Sermons

Summary: Jesus is our shepherd. We must distinguish his voice from all the other voices we hear in our daily lives and follow Him in faith. No forces other than our own can snatch us out of His good care and keeping.

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I want you to think back for a moment to the time when you were preparing for Confirmation, especially all the hard work and studying that were involved. You probably felt like the little girl who was attending a confirmation service with her mother. She was fascinated as each person who was being confirmed came forward, knelt and had hands placed on his or her forehead. The little girl asked her mother what that meant, and was told that it was a ritual to impress upon them that their call to be a believing brother or sister in Christ comes directly from God. The little girl thought for a moment and then said "Oh...I thought the minister was feeling their heads to see if they had any brains left".

Today's Gospel reading, 2nd reading and Psalm all talk about sheep. Sheep are not the brightest animals in the world. They seek the security of the flock and blindly follow the lead of the shepherd. When several flocks are grazing together in a field, they are still able to distinguish the voice of their own shepherd and follow his movements, clap, voice, etc.. Sheep need a leader not because they are dumb, but because they know they can't go it alone. They need someone to lead and to guide them.

We are the same way. Jesus is our shepherd. We must distinguish his voice from all the other voices we hear in our daily lives and follow Him in faith. He provides the security of an eternal kingdom, but people often look elsewhere for their spiritual and eternal security. No forces other than our own can snatch us out of His good care and keeping. There is no security in the law, only unbelief. Christianity is not about Christians behaving themselves. It is about hope for those who do not have any-including all of us . All we have in ourselves is doubt and fear-and nothing there is certain.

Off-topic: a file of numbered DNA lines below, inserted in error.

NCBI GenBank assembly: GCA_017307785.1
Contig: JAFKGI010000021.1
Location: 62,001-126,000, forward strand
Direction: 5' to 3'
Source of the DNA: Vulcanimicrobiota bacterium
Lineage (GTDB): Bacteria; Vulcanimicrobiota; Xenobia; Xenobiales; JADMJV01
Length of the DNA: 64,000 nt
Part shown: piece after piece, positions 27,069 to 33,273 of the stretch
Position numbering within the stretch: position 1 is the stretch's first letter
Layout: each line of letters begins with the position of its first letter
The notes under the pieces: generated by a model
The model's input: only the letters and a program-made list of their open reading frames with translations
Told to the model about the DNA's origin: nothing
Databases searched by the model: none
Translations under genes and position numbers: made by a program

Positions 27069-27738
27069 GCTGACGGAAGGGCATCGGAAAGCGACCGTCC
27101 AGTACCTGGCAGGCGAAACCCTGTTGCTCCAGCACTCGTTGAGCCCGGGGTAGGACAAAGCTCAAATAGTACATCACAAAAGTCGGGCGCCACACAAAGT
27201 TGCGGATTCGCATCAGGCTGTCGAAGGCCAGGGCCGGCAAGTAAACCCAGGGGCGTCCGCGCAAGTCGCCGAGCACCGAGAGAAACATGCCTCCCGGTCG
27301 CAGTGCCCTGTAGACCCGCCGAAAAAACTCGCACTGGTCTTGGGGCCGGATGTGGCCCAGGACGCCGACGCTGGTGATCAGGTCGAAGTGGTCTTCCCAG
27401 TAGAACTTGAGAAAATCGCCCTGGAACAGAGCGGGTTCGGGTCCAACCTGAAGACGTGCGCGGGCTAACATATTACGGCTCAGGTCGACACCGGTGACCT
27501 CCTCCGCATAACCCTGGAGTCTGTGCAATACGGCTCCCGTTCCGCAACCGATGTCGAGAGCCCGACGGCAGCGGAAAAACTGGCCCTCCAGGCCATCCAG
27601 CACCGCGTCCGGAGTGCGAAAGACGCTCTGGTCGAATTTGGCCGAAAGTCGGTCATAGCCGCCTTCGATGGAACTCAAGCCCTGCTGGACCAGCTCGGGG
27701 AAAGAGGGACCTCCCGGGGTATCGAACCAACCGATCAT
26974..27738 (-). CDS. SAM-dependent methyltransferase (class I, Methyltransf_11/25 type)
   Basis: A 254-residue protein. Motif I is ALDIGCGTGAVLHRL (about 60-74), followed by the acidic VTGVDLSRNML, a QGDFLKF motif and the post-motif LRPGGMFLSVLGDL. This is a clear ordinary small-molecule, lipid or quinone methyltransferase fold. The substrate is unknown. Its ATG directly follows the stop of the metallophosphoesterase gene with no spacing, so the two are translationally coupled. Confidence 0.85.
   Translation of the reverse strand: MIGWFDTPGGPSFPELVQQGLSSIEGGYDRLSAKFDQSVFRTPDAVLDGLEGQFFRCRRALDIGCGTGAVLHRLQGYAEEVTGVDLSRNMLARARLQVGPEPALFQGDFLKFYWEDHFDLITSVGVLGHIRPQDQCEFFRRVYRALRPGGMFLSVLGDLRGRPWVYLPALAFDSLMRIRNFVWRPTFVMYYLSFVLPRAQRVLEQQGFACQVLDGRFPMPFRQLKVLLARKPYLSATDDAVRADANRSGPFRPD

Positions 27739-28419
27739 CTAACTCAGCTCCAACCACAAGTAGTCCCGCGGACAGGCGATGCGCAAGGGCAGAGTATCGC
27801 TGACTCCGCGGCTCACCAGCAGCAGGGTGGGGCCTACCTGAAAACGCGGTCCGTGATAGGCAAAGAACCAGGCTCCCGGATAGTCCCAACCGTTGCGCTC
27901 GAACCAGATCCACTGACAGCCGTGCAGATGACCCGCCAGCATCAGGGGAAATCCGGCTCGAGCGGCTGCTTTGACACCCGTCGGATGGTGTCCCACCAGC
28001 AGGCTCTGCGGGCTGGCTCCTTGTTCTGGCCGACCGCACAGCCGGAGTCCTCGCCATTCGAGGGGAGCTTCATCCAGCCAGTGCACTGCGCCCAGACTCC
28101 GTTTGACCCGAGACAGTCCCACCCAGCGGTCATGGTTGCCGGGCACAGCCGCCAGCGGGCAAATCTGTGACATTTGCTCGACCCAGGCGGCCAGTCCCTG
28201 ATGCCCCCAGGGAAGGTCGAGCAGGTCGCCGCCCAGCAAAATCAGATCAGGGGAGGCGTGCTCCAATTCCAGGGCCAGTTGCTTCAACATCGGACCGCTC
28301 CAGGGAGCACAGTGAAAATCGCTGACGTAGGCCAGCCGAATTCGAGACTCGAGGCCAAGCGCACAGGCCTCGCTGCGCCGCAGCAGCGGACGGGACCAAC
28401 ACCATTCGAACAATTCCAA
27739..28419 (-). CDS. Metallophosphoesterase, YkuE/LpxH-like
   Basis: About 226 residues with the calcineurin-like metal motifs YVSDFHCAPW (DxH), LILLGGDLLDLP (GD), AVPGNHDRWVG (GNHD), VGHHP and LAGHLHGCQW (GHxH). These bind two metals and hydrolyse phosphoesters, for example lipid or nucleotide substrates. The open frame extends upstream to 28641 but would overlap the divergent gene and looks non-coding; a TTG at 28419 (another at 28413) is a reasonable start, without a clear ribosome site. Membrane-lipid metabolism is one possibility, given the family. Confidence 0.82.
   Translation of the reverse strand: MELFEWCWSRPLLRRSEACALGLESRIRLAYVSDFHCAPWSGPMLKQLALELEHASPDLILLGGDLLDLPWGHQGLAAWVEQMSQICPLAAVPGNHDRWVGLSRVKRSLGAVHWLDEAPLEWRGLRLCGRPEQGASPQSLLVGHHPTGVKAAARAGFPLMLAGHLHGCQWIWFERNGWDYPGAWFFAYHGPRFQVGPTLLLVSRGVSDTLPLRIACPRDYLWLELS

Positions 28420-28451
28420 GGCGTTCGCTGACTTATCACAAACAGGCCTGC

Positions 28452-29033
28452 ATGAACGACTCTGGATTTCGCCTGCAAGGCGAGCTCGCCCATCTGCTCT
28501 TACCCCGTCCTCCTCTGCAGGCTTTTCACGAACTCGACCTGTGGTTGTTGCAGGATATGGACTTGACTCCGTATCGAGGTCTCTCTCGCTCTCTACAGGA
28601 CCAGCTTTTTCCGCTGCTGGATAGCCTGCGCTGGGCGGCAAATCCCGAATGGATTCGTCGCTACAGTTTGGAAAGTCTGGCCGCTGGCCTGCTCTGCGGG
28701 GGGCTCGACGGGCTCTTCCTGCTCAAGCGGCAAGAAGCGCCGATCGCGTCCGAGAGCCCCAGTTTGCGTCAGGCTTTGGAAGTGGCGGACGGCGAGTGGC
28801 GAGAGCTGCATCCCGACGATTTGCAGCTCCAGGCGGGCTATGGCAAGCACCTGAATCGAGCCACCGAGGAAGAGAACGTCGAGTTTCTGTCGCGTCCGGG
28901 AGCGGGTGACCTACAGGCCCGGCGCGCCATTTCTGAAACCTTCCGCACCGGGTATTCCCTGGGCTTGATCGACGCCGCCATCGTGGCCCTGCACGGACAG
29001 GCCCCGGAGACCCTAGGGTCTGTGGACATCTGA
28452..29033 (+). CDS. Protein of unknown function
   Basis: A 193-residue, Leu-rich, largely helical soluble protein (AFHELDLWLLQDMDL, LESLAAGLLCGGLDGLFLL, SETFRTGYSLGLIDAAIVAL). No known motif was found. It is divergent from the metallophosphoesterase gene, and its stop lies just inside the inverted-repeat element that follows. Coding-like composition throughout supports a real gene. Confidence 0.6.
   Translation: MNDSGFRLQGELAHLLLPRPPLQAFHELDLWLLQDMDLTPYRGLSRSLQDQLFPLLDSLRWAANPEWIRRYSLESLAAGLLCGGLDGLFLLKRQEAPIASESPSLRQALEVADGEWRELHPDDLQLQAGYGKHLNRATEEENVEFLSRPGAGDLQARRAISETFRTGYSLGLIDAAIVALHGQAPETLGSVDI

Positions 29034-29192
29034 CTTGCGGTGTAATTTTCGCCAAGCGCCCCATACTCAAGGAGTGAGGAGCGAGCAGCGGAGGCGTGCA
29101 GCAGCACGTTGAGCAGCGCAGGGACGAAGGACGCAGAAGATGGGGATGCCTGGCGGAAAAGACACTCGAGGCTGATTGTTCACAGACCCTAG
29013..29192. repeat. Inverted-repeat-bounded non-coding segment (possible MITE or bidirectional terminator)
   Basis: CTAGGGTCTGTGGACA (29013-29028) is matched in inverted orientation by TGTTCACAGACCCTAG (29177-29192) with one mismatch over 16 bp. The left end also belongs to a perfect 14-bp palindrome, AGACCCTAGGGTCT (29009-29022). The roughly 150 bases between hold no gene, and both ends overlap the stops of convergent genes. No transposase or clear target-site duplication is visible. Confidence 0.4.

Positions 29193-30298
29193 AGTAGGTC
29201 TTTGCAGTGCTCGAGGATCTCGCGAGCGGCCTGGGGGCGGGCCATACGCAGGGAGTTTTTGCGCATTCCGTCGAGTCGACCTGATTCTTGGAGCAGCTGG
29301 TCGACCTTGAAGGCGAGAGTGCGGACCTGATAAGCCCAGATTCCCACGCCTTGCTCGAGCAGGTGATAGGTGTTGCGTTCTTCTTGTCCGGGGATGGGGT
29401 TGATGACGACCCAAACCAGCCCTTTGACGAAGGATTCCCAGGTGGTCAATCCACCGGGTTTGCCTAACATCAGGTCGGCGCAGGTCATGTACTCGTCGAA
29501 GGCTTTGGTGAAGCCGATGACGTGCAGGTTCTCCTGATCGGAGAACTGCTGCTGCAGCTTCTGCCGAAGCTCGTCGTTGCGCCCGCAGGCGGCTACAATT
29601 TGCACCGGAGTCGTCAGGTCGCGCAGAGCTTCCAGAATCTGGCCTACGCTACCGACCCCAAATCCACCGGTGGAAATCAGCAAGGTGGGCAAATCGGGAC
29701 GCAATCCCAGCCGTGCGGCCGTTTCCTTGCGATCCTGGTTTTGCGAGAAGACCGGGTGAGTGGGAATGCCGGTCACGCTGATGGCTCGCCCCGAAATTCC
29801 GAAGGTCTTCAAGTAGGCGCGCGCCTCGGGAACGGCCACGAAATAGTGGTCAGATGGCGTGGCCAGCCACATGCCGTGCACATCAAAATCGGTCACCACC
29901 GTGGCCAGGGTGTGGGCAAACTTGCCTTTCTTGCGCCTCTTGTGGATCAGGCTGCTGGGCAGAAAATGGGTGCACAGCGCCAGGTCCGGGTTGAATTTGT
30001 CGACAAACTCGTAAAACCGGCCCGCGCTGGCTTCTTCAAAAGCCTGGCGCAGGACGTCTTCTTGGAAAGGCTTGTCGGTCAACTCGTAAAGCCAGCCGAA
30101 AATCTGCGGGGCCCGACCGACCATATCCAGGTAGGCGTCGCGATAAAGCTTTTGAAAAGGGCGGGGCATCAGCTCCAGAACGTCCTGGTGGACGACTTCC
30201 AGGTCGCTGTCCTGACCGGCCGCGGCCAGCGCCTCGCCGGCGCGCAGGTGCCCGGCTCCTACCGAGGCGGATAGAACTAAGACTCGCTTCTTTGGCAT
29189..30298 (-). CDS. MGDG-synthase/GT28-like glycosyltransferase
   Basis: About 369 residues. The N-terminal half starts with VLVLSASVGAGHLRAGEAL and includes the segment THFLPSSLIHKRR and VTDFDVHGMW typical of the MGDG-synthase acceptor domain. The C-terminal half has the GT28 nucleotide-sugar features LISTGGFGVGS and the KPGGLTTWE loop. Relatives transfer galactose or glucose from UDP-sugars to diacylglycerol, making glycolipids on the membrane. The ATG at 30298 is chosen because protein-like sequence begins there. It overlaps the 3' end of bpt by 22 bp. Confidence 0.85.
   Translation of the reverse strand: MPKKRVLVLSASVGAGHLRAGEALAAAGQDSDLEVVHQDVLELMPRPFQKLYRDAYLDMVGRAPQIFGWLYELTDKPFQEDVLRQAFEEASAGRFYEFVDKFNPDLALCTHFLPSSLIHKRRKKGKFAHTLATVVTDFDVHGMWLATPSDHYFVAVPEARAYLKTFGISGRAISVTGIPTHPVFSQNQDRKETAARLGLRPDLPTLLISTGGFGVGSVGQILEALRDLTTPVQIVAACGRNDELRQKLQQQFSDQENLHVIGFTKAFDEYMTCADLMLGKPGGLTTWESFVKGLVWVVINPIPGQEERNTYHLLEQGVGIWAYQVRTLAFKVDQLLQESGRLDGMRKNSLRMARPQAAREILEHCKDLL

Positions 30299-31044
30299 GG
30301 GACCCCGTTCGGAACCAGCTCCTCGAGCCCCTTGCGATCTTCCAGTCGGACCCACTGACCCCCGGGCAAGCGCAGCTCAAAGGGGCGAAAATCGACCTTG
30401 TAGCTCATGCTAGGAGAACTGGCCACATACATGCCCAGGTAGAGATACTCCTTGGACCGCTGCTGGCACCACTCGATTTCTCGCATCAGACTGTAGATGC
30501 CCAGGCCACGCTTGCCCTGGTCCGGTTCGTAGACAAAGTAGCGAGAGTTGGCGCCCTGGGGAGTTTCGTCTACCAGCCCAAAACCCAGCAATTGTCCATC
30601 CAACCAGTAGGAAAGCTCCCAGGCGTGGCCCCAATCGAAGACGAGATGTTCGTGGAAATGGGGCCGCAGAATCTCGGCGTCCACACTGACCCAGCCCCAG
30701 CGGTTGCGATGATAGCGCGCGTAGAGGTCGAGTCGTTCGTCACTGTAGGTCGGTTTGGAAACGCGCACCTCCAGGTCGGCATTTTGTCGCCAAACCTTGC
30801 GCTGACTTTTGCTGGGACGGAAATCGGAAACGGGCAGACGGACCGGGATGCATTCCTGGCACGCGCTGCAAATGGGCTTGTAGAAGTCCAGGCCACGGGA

When someone looks at the truth and refuses to believe it, it is the fault of the one who refuses to believe. At some point we simply must cut through all the uncertainty and ambiguity and believe! There is a sense in which we have to move from the theology about Jesus to the faith of and in Jesus.

Christ came to those of us who were lost sheep. He has spoken to us through the power of His words and deeds. His miracles point out His divine nature and display His power. They show that Christ and God are the same. He has opened our eyes and ears just like he opened the eyes of the blind and the ears of the deaf. Our status as God's sheep comes from outside ourselves, not from within. It comes from our faith in Christ. Our salvation is secure because Christ has secured our salvation through His death and resurrection. No one can take it away from us. No earthly power is stronger than He is, and He will not allow any such power to prevail against us. His power and His deity do the work that is appropriate to that nature to accomplish salvation for His people.

The true sheep of Israel are those whom God regenerates, giving them ears to hear the teachings of Jesus in faith. They in turn recognize Jesus as the Messiah, they follow Him in obedient faith, and they develop a personal relationship with Him. There is no loneliness when we belong to God. There are dynamic, social relationships. In John 10:30, Jesus talks about the power which provides the true sheep with eternal security-the power of God and Christ, the power of one . He is not saying that He and God are the same person. What He is saying is that He and God are united in one mission. They are united in the same work. If we criticize the work of Jesus, we are also criticizing God's plan for the universe.


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